Medicine (Baltimore). 2020 Aug 21;99(34):e20304. doi: 10.1097/MD.0000000000020304.
Paper-based clinical outcome data collection methods have practical limitations when used in clinical settings, as the data are often not summarized in time to facilitate patient-physician communications and therefore cannot be used in clinical decision making. This study aimed to develop a computerized clinical outcome assessment tool (COAT) and evaluate its acceptability, feasibility, and potential clinical applications during clinical encounters for patients with head and neck cancer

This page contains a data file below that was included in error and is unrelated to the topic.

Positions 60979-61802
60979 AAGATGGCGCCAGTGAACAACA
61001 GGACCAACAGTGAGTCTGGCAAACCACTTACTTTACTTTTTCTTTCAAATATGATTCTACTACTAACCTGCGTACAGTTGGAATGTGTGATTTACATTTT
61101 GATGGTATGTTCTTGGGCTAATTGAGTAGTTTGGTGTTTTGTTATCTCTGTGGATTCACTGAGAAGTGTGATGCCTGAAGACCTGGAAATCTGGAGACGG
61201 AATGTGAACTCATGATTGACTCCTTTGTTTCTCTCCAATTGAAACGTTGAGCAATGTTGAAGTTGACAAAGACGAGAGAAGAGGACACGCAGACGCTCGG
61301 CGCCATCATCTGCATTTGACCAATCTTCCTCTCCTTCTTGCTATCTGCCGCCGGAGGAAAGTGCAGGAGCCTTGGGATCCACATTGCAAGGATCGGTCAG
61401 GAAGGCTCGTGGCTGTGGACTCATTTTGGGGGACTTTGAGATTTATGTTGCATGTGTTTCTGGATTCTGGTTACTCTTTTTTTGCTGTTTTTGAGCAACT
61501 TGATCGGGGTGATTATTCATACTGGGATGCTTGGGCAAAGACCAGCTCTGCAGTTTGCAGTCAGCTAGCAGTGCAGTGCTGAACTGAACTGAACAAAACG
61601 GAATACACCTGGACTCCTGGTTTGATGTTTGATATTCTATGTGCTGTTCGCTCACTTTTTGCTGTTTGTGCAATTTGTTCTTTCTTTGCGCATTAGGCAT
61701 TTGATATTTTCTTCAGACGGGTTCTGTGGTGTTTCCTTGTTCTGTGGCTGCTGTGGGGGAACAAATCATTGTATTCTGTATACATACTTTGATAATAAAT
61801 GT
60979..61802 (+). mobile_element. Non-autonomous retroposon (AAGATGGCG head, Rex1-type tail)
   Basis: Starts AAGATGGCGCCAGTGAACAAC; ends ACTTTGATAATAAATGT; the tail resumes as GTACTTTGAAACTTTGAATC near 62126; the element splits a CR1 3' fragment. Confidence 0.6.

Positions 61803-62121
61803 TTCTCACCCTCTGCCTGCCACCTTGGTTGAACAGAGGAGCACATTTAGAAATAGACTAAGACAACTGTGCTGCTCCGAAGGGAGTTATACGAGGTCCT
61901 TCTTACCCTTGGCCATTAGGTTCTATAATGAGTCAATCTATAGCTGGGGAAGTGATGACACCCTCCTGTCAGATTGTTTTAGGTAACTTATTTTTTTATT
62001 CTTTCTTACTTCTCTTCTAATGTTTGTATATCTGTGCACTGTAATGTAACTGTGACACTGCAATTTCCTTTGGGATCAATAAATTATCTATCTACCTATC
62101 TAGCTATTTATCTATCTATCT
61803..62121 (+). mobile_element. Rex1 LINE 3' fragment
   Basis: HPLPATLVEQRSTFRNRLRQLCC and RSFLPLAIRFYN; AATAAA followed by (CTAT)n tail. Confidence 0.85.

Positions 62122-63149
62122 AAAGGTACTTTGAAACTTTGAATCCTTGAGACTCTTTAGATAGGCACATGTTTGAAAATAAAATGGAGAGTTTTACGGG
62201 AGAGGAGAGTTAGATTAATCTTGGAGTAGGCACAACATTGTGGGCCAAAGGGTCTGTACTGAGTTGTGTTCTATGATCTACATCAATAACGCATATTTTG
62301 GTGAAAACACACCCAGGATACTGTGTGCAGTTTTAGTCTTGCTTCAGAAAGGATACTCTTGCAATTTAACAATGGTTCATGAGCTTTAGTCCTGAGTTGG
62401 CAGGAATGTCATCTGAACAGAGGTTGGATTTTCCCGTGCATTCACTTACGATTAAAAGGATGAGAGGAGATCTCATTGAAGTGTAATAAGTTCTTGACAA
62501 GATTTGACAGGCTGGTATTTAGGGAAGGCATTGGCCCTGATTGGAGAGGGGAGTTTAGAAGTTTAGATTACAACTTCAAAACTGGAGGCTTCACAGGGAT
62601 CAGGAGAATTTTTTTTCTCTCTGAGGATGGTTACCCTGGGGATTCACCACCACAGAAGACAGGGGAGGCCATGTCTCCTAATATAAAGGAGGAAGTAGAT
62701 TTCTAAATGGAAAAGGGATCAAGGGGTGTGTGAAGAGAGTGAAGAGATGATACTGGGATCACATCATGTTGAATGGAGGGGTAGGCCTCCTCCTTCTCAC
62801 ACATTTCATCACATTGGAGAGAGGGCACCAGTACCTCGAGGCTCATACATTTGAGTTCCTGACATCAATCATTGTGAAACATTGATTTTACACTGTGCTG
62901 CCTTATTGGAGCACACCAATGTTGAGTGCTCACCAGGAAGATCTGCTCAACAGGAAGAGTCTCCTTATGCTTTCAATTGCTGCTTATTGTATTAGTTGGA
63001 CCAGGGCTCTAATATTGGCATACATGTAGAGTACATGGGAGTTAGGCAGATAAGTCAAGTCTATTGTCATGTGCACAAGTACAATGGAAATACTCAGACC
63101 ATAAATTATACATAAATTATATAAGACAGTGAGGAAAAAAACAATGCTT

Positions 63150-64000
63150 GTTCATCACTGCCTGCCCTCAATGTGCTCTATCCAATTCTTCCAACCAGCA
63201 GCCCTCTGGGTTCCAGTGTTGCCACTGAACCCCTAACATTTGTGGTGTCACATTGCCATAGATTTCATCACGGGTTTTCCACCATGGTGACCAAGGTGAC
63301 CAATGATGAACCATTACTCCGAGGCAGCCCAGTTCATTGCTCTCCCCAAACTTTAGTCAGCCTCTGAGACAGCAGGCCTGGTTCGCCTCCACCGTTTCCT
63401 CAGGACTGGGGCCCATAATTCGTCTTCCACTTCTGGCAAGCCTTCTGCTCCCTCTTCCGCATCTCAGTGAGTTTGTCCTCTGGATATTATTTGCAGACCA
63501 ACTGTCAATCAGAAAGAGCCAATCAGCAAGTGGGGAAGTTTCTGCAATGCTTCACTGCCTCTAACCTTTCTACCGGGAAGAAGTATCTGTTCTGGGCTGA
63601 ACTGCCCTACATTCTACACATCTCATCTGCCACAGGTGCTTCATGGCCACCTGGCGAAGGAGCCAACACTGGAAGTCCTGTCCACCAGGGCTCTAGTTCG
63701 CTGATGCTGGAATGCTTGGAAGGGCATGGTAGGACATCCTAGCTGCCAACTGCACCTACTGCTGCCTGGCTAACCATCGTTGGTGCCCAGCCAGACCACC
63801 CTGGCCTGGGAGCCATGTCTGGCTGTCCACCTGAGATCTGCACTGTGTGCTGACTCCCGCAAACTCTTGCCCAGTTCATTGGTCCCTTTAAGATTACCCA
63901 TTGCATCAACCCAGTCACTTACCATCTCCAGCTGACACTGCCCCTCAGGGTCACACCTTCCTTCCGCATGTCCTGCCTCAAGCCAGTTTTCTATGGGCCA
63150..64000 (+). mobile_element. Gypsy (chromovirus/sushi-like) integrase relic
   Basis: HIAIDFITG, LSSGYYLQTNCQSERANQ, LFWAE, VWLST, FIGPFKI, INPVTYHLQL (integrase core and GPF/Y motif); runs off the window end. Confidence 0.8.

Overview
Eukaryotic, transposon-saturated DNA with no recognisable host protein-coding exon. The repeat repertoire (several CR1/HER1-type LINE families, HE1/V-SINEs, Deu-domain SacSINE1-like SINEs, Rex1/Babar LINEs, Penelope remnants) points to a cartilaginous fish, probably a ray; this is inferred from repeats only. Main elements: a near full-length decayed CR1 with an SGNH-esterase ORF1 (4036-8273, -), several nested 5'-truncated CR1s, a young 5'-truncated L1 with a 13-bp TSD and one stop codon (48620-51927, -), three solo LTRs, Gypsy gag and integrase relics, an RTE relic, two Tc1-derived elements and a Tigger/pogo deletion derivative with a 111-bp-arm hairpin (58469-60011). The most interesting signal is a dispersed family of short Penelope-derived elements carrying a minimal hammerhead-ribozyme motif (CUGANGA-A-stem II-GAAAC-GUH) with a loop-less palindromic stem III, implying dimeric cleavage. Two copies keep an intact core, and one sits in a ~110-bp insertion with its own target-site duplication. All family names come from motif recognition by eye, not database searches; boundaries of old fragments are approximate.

(HNC).The traditional Chinese (TChi) character version of the Functional Assessment of Cancer Therapy-Head and Neck (FACT-H&N) questionnaire was first transcribed and implemented into a touch-screen computerized administration and reporting system (COAT-HNC for short). Each HNC patient was invited to complete the COAT-HNC during their scheduled clinic visits as part of their clinical care. Upon completion, a structured summary report was generated, and subsequently used for treatment evaluation and planning.A cohort of 385 HNC patients were enrolled. Each scale of the computerized TChi FACT-H&N questionnaire demonstrated acceptable internal consistency, with Cronbach coefficient alpha ranging from 0.74 to 0.90. The touch-screen-based and audio-capable COAT-HNC was reported to be easy to use. Patients and physicians were able to utilize the summary report during their clinical encounters to discuss treatment progress and to plan care.It is practically feasible to design, develop, and implement the COAT-HNC system in routine HNC care. The COAT-HNC has the potential to become a valuable tool for data collection and management of clinical outcomes, and appears useful for HNC patients. However, larger studies to demonstrate its clinical usefulness are still needed.